19
Sep 06

THUNDERCLAP NEWMAN – “Something In The Air”

FT + Popular61 comments • 6,915 views

#273, 5th July 1969, video

My stock line on songs and adverts is “so what?” A song you like appears in a commercial? Who cares? It doesn’t harm the song, and if it harms your relationship with the song, maybe it wasn’t that strong anyway. Association with some particularly horrid brand might well make me doubt an artist, but mostly these ads are product speaking unto product, and as ever its what we do with the music when we get it home that counts, not what its owners do with it.

This position mostly evolved out of frustration with people howling on my message board about Nick Drake and Volkswagen, or about the Shins and McDonalds, and away from those particular debates I might be less stringent, even admit my own irritations. But I’d never actually blamed an ad for spoiling music until I sat down to listen to “Something In The Air” and realised that I loathe the first thirty seconds and quite enjoy the rest.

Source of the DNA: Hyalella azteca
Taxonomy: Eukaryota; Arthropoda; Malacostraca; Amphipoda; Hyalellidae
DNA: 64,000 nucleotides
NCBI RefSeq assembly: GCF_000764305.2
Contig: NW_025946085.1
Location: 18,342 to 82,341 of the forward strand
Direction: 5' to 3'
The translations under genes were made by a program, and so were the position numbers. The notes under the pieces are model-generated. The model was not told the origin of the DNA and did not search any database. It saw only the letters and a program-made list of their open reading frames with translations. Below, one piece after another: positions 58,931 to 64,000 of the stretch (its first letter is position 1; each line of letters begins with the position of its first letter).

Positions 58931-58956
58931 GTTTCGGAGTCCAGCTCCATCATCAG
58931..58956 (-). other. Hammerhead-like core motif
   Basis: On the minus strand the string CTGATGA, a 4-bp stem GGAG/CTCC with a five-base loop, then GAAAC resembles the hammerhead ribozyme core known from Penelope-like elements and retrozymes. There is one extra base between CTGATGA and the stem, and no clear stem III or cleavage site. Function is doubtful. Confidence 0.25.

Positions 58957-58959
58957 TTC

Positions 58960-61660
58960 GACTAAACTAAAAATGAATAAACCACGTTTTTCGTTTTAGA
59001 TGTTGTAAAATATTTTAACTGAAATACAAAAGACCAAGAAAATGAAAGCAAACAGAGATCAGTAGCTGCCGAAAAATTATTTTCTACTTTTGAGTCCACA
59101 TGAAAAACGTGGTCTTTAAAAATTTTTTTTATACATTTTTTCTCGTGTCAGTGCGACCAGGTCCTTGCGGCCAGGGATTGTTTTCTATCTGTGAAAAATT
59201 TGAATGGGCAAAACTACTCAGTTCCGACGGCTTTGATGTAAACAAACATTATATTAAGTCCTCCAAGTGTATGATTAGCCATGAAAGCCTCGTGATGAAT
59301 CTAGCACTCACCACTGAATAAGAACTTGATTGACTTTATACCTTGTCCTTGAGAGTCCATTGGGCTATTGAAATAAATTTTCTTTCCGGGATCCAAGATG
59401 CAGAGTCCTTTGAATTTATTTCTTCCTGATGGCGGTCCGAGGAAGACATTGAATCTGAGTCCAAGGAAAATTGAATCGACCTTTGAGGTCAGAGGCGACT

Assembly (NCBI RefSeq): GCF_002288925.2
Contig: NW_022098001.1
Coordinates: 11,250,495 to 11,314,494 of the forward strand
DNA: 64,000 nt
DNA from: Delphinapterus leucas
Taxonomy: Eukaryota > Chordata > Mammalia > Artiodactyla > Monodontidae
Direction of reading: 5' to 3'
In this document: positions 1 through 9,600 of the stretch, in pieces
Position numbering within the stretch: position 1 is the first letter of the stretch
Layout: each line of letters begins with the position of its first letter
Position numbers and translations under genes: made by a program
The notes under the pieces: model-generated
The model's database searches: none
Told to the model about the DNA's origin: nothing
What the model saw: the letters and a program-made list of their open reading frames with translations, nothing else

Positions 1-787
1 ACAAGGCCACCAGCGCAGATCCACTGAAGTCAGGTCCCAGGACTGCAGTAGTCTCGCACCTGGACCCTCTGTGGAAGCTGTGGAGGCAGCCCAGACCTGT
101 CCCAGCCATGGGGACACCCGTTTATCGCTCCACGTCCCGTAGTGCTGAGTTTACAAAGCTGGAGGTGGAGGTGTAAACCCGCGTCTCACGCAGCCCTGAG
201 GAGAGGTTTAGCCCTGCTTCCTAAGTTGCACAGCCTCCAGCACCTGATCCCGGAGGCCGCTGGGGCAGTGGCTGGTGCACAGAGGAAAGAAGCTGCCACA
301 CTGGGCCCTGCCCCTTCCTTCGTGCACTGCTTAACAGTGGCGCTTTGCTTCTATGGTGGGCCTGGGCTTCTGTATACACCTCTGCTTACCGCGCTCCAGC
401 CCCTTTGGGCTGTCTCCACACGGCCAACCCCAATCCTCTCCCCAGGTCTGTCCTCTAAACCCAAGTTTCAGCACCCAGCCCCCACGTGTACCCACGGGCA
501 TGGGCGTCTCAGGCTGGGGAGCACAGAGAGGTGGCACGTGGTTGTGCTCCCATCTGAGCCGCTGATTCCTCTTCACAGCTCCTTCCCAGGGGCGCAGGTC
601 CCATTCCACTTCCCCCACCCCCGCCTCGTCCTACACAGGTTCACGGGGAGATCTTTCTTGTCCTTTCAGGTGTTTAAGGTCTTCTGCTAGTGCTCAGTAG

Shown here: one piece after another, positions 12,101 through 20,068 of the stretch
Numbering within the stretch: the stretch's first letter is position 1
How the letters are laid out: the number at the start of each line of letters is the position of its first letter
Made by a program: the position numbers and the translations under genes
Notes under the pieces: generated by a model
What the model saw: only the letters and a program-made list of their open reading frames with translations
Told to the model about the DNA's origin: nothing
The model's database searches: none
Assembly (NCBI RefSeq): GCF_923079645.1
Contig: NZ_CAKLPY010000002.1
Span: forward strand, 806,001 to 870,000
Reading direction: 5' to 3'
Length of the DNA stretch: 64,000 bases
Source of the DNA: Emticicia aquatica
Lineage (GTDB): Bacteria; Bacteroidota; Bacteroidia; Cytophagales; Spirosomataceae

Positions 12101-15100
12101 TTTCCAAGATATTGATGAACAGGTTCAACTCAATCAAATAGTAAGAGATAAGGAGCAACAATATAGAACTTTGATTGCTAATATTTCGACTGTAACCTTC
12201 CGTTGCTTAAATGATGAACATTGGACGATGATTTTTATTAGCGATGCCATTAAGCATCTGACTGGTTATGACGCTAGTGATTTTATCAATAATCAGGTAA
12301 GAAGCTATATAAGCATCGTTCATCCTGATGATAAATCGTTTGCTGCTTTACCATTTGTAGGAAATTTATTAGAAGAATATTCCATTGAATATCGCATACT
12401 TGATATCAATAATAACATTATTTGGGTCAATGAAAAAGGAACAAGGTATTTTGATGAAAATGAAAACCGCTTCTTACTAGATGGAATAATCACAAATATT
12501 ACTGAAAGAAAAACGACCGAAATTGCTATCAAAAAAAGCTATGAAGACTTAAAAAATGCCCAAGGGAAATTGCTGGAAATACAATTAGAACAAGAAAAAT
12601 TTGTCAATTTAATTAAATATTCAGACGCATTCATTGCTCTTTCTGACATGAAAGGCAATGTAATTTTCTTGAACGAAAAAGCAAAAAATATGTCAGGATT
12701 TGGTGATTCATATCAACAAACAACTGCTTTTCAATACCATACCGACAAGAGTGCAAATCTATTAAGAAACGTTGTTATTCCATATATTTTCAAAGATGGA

For non-UK readers: “Something In The Air” is currently being used by telco TalkTalk to advertise its free broadband service and assorted mobile tariffs. In fact it’s being more than used, the highly recognisable intro and verse melody has been adopted by the brand as a sound ident, and on the programmes TalkTalk sponsors (which seems to be most of them) it opens and closes every ad break in original and various remixed forms.

As ads go, these are in themselves less clunky than the song’s previous service for British Airways (There’s SOMETHING. In the AIR. LIKE A PLANE IN THE AIR. YES?), and it’s not the fact that this sometime radical-chic song has been co-opted into serving the consumer broadband ‘revolution’ that bothers me. It’s simply the fact that it’s on quite so often – surely as much as Jamster’s Crazy Frog in its heyday.